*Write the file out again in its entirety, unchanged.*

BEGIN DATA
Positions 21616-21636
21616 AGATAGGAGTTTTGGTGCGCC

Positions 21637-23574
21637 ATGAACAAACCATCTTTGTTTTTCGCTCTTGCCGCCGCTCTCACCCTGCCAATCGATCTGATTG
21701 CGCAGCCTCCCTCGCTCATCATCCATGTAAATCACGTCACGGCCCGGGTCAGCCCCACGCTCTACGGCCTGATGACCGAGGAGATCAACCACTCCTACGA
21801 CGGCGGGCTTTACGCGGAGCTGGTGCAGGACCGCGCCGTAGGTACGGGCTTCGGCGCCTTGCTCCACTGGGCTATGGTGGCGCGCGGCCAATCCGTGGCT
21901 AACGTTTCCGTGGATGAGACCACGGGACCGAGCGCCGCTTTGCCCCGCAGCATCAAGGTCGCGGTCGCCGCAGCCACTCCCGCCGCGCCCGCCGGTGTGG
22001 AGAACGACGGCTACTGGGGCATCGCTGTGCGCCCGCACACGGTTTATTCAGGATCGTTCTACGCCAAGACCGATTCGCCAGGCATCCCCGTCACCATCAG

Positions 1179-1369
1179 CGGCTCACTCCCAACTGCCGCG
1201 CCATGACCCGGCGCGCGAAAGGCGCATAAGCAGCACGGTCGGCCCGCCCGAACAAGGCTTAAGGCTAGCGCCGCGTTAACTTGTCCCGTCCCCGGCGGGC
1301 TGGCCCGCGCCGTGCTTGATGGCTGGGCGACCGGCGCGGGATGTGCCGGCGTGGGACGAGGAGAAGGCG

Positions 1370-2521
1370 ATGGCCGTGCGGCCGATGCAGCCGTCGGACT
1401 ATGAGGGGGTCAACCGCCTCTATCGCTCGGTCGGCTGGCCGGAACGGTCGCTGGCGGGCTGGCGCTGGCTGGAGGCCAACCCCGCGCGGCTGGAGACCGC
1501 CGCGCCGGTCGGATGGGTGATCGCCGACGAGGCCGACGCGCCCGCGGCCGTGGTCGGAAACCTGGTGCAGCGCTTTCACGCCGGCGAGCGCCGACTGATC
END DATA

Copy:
Positions 21616-21636
21616 AGATAGGAGTTTTGGTGCGCC

Positions 21637-23574
21637 ATGAACAAACCATCTTTGTTTTTCGCTCTTGCCGCCGCTCTCACCCTGCCAATCGATCTGATTG
21701 CGCAGCCTCCCTCGCTCATCATCCATGTAAATCACGTCACGGCCCGGGTCAGCCCCACGCTCTACGGCCTGATGACCGAGGAGATCAACCACTCCTACGA
21801 CGGCGGGCTTTACGCGGAGCTGGTGCAGGACCGCGCCGTAGGTACGGGCTTCGGCGCCTTGCTCCACTGGGCTATGGTGGCGCGCGGCCAATCCGTGGCT
21901 AACGTTTCCGTGGATGAGACCACGGGACCGAGCGCCGCTTTGCCCCGCAGCATCAAGGTCGCGGTCGCCGCAGCCACTCCCGCCGCGCCCGCCGGTGTGG
22001 AGAACGACGGCTACTGGGGCATCGCTGTGCGCCCGCACACGGTTTATTCAGGATCGTTCTACGCCAAGACCGATTCGCCAGGCATCCCCGTCACCATCAG

Positions 1179-1369
1179 CGGCTCACTCCCAACTGCCGCG
1201 CCATGACCCGGCGCGCGAAAGGCGCATAAGCAGCACGGTCGGCCCGCCCGAACAAGGCTTAAGGCTAGCGCCGCGTTAACTTGTCCCGTCCCCGGCGGGC
1301 TGGCCCGCGCCGTGCTTGATGGCTGGGCGACCGGCGCGGGATGTGCCGGCGTGGGACGAGGAGAAGGCG

Positions 1370-2521
1370 ATGGCCGTGCGGCCGATGCAGCCGTCGGACT
1401 ATGAGGGGGTCAACCGCCTCTATCGCTCGGTCGGCTGGCCGGAACGGTCGCTGGCGGGCTGGCGCTGGCTGGAGGCCAACCCCGCGCGGCTGGAGACCGC
1501 CGCGCCGGTCGGATGGGTGATCGCCGACGAGGCCGACGCGCCCGCGGCCGTGGTCGGAAACCTGGTGCAGCGCTTTCACGCCGGCGAGCGCCGACTGATC